Is Facebook's core audience deserting it?


With new features like FBX ad exchange and a shift from limited social advertising formats to more traditional forms of online advertising, Facebook is winning back advertisers like General Motors. But when those advertisers come back to Facebook, they’ll find significantly fewer of the social website’s core audience waiting for them, according to an April 11 MediaPost report [link unavailable].

“Unlike the Boomers, who appreciate the convenience of Facebook’s integration features, teenagers have increasingly lost interest in the content that is being published on the News Feed,” Alex Realmuto writes.

The intimacy that Facebook once offered has been commoditized in a way in which people no longer really care about the majority of the updates from their “friends.” Now, these savvy teenagers are becoming more sensitive to the fact that the content they post is being shared with the rest of the world. This, coupled with the freedom and excitement people originally, but seemingly no longer, felt when sharing their personal stories on the Internet, has driven people away.

Moving on? Or just growing up?

The younger core audience’s move away from Facebook may have as much to do with the onset of adult maturity as with adolescent fickleness.

On one hand, the formerly addicting novelty of documenting every aspect of one’s life, no matter how trivial or banal, has become so very…2012.

Like Millennials, they’re an audience that craves options and control as well as novelty.

Instagram, Twitter, Pinterest and Tumblr – each with its own proprietary features – offer options.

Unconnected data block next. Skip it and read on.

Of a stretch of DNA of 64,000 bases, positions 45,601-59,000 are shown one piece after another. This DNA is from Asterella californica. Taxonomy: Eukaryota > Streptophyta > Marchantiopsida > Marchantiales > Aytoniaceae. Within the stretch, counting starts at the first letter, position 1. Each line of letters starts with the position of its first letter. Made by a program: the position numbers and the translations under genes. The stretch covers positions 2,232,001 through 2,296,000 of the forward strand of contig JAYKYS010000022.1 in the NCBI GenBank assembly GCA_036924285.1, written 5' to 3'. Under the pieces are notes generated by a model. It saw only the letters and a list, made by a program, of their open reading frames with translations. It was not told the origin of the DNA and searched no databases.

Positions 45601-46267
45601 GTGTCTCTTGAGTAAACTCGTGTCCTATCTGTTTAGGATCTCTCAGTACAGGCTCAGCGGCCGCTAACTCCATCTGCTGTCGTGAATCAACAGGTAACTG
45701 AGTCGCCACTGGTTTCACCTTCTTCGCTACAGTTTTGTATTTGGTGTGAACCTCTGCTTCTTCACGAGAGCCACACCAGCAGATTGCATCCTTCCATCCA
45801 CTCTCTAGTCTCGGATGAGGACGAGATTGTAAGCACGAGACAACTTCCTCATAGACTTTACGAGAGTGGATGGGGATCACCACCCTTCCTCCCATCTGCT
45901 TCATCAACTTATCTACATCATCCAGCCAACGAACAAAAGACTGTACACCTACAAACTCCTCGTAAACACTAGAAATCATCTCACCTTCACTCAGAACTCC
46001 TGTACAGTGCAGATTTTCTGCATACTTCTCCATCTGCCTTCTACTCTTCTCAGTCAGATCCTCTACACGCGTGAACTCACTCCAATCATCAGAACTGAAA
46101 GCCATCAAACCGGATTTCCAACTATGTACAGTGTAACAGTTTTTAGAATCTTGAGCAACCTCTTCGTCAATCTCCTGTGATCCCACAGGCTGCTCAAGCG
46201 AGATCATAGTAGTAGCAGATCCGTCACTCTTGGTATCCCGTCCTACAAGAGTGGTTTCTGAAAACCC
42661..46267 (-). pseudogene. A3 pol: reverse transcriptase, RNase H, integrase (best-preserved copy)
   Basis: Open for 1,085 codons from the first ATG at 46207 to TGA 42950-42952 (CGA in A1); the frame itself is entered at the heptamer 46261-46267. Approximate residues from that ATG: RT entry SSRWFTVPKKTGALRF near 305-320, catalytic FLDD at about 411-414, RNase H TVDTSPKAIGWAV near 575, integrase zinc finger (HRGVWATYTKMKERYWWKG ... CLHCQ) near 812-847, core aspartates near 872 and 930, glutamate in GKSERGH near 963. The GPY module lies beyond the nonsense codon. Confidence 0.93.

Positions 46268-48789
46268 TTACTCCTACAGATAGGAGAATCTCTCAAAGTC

Instagram and Twitter, with more manageable privacy settings that don’t change as often, offer control.

They also have very grown-up concerns about privacy and the digital paper trails their posts create for all the world to see. “Teens today have more at stake than the teenagers of a decade ago,” Realmuto explains. “Profiles can easily be searched by a potential college recruiter or, years down the line, an employer.”

No wonder they’re switching from Facebook, whose Graph Search displays hidden photographs not only to Facebook friends but to the general public as well, to apps like Snapchat, where photos self-destruct after a few seconds of viewing.

Opportunity for advertisers

Some new social apps don’t just bring products to the audience. They also bring the audience to the product.

One example the MediaPost report singles out is

Free People, [which] for example, turns its customers into models by asking them to post images of themselves in the company’s clothing with specific hashtags relating to the item they are wearing. Some of those images are even posted on the Free People website. This way, potential buyers can see how a pair of jeans looks in real life while users have complete control of what is posted.

All is not lost yet

Though teenagers may be deserting the Facebook ship, the ship itself isn’t sinking. This demographic is historically the most changeable in its brand preferences and consumer behavior, so why should social networking sites be immune?

Yes, their changing preferences “might be a red flag for Facebook,” but the operative word here is “might.”

With a user base totaling more than one billion – a population that would comprise a nation smaller than only China and India – there’s still plenty of audience left to advertise to.

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